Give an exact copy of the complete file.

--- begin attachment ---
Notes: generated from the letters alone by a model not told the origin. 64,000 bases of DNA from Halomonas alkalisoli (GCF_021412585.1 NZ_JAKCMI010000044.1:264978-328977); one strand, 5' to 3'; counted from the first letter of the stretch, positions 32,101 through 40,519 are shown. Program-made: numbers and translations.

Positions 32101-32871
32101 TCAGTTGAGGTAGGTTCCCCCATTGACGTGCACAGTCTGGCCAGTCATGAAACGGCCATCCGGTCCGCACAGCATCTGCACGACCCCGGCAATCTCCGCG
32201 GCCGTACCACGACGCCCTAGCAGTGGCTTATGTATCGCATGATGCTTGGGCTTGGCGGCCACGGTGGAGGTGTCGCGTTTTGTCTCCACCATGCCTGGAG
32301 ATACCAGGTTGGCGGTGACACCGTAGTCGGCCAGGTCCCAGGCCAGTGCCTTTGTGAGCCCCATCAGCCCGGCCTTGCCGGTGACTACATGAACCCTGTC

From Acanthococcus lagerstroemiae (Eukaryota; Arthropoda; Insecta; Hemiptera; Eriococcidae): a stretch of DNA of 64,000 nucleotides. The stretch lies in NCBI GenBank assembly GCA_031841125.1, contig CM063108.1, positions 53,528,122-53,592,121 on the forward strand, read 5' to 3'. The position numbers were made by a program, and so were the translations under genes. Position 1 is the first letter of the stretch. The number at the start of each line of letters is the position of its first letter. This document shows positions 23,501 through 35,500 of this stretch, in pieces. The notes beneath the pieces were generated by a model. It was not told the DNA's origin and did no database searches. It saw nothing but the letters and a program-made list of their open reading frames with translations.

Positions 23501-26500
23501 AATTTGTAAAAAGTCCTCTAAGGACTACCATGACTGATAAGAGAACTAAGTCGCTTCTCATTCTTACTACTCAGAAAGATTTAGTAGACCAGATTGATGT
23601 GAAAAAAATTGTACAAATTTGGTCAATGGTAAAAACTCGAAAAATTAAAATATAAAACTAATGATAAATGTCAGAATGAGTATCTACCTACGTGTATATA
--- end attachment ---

Notes: generated from the letters alone by a model not told the origin. 64,000 bases of DNA from Halomonas alkalisoli (GCF_021412585.1 NZ_JAKCMI010000044.1:264978-328977); one strand, 5' to 3'; counted from the first letter of the stretch, positions 32,101 through 40,519 are shown. Program-made: numbers and translations.

Positions 32101-32871
32101 TCAGTTGAGGTAGGTTCCCCCATTGACGTGCACAGTCTGGCCAGTCATGAAACGGCCATCCGGTCCGCACAGCATCTGCACGACCCCGGCAATCTCCGCG
32201 GCCGTACCACGACGCCCTAGCAGTGGCTTATGTATCGCATGATGCTTGGGCTTGGCGGCCACGGTGGAGGTGTCGCGTTTTGTCTCCACCATGCCTGGAG
32301 ATACCAGGTTGGCGGTGACACCGTAGTCGGCCAGGTCCCAGGCCAGTGCCTTTGTGAGCCCCATCAGCCCGGCCTTGCCGGTGACTACATGAACCCTGTC

From Acanthococcus lagerstroemiae (Eukaryota; Arthropoda; Insecta; Hemiptera; Eriococcidae): a stretch of DNA of 64,000 nucleotides. The stretch lies in NCBI GenBank assembly GCA_031841125.1, contig CM063108.1, positions 53,528,122-53,592,121 on the forward strand, read 5' to 3'. The position numbers were made by a program, and so were the translations under genes. Position 1 is the first letter of the stretch. The number at the start of each line of letters is the position of its first letter. This document shows positions 23,501 through 35,500 of this stretch, in pieces. The notes beneath the pieces were generated by a model. It was not told the DNA's origin and did no database searches. It saw nothing but the letters and a program-made list of their open reading frames with translations.

Positions 23501-26500
23501 AATTTGTAAAAAGTCCTCTAAGGACTACCATGACTGATAAGAGAACTAAGTCGCTTCTCATTCTTACTACTCAGAAAGATTTAGTAGACCAGATTGATGT
23601 GAAAAAAATTGTACAAATTTGGTCAATGGTAAAAACTCGAAAAATTAAAATATAAAACTAATGATAAATGTCAGAATGAGTATCTACCTACGTGTATATA